The character of Zapp Brannigan was created and intended to be performed by Phil Hartman. Hartman insisted on auditioning for the role, "just nailed it" according to Groening. Due to Hartman's death, West was given the role. West states that his version of Zapp Brannigan was an imitation of Hartm
The Twilight Zone (1959 TV series)
The Twilight Zone is an American anthology television series created and presented by Rod Serling, which ran for five seasons on CBS from 1959 to 1964. Each episode presents a stand-alone story in which characters find themselves dealing with disturbing or unusual events, an experience described as entering "the Twilight Zone," ending with a surprise ending and a moral. Although predominantly science-fiction, the show's paranormal and Kafkaesque events leaned the show towards fantasy and horror; the phrase “twilight zone,” inspired by the series, is used to describe surreal experiences. The series featured both established stars and younger actors who would become much better known later. Serling served as executive head writer, he was the show's host and narrator, delivering monologues at the beginning and end of each episode. Serling's opening and closing narrations summarize the episode's events encapsulating how and why the main character had entered the Twilight Zone. In 1997, the episodes "To Serve Man" and "It's a Good Life" were ranked at 11 and 31 on TV Guide's 100 Greatest Episodes of All Time.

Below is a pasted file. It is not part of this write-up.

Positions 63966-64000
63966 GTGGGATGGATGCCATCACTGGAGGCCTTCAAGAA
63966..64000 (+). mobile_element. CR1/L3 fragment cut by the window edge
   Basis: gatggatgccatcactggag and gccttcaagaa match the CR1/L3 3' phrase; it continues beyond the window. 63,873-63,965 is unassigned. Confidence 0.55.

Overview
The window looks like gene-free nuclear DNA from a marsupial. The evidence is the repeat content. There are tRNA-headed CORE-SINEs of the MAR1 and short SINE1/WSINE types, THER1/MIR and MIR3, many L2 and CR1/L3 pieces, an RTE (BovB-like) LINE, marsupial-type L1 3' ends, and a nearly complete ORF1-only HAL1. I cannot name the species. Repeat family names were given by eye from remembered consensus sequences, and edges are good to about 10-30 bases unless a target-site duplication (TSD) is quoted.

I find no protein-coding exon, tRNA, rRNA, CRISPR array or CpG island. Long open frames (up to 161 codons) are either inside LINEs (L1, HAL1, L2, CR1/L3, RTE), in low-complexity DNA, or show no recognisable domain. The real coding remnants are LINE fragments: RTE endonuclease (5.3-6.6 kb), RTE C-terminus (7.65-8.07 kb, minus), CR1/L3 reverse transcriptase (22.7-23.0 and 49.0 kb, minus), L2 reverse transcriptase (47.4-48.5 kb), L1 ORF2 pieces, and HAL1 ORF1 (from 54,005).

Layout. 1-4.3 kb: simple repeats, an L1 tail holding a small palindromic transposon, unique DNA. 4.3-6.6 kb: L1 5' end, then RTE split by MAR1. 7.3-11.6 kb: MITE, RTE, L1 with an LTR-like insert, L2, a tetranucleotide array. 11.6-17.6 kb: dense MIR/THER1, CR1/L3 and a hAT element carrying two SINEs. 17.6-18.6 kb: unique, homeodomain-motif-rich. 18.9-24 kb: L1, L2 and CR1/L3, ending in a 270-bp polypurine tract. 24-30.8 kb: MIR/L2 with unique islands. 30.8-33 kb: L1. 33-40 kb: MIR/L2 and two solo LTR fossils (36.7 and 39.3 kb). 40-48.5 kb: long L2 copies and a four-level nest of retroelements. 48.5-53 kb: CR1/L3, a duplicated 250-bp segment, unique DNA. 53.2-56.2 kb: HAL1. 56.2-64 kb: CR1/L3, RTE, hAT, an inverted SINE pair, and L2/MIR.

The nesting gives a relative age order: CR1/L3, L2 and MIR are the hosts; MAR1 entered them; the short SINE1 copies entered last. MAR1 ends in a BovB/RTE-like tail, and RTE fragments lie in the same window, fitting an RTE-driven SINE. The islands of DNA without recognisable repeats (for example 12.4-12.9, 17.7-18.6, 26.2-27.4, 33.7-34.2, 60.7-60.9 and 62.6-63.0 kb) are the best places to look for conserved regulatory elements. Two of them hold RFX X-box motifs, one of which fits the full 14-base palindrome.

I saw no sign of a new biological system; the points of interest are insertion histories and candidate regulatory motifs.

Serling himself stated that his favorite episodes of the series were "The Invaders" and "Time Enough at Last". In 2016, the series was ranked No. 7 on Rolling Stone's list of the 100 greatest shows of all time. In 2002, The Twilight Zone was ranked No. 26 on TV Guide's 50 Greatest TV Shows of All Time. In 2013, the Writers Guild of America ranked it as the third best-written TV series and TV Guide ranked it as the fourth greatest drama and the fifth greatest show of all time. By the late 1950s, Rod Serling was a prominent name in American television, his successful television plays included Patterns and Requiem for a Heavyweight, but constant changes and edits made by the networks and sponsors frustrated Serling. In Requiem for a Heavyweight, the line "Got a match?" had to be struck because the sponsor sold lighters. But according to comments in his 1957 anthology Patterns, Serling had been trying to delve into material more controversial than his works of the early 1950s; this led to Noon on Doomsday for the United States Steel Hour in 1956, a commentary by Serling on the defensiveness and total lack of repentance he saw in the Mississippi town where the murder of Emmett Till took place.